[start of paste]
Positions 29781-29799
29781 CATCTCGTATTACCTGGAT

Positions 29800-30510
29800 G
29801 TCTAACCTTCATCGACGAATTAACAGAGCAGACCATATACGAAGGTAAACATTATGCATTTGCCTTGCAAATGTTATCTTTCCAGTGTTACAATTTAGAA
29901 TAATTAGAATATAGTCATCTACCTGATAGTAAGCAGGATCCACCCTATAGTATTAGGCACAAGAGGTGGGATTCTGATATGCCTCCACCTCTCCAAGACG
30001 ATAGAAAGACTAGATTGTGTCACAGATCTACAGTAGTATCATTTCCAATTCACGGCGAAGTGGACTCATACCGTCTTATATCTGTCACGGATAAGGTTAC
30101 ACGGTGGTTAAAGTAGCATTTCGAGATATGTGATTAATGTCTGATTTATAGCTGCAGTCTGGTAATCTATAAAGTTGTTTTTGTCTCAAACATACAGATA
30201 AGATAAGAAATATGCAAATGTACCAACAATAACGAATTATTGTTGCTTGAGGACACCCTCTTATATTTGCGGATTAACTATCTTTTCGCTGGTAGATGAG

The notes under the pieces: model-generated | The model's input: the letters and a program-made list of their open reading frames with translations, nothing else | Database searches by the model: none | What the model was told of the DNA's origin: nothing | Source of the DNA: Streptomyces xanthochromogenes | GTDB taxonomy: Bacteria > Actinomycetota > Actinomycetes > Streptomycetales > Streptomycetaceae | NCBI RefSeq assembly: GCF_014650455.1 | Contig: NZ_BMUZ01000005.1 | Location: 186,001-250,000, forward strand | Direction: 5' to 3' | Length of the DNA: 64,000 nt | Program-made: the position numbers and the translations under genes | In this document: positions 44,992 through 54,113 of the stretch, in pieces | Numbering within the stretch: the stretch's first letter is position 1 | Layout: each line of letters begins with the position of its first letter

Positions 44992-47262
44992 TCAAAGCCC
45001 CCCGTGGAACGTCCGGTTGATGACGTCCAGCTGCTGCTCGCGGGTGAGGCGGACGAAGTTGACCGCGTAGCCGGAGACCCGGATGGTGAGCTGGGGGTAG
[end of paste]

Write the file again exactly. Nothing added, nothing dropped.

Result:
Positions 29781-29799
29781 CATCTCGTATTACCTGGAT

Positions 29800-30510
29800 G
29801 TCTAACCTTCATCGACGAATTAACAGAGCAGACCATATACGAAGGTAAACATTATGCATTTGCCTTGCAAATGTTATCTTTCCAGTGTTACAATTTAGAA
29901 TAATTAGAATATAGTCATCTACCTGATAGTAAGCAGGATCCACCCTATAGTATTAGGCACAAGAGGTGGGATTCTGATATGCCTCCACCTCTCCAAGACG
30001 ATAGAAAGACTAGATTGTGTCACAGATCTACAGTAGTATCATTTCCAATTCACGGCGAAGTGGACTCATACCGTCTTATATCTGTCACGGATAAGGTTAC
30101 ACGGTGGTTAAAGTAGCATTTCGAGATATGTGATTAATGTCTGATTTATAGCTGCAGTCTGGTAATCTATAAAGTTGTTTTTGTCTCAAACATACAGATA
30201 AGATAAGAAATATGCAAATGTACCAACAATAACGAATTATTGTTGCTTGAGGACACCCTCTTATATTTGCGGATTAACTATCTTTTCGCTGGTAGATGAG

The notes under the pieces: model-generated | The model's input: the letters and a program-made list of their open reading frames with translations, nothing else | Database searches by the model: none | What the model was told of the DNA's origin: nothing | Source of the DNA: Streptomyces xanthochromogenes | GTDB taxonomy: Bacteria > Actinomycetota > Actinomycetes > Streptomycetales > Streptomycetaceae | NCBI RefSeq assembly: GCF_014650455.1 | Contig: NZ_BMUZ01000005.1 | Location: 186,001-250,000, forward strand | Direction: 5' to 3' | Length of the DNA: 64,000 nt | Program-made: the position numbers and the translations under genes | In this document: positions 44,992 through 54,113 of the stretch, in pieces | Numbering within the stretch: the stretch's first letter is position 1 | Layout: each line of letters begins with the position of its first letter

Positions 44992-47262
44992 TCAAAGCCC
45001 CCCGTGGAACGTCCGGTTGATGACGTCCAGCTGCTGCTCGCGGGTGAGGCGGACGAAGTTGACCGCGTAGCCGGAGACCCGGATGGTGAGCTGGGGGTAG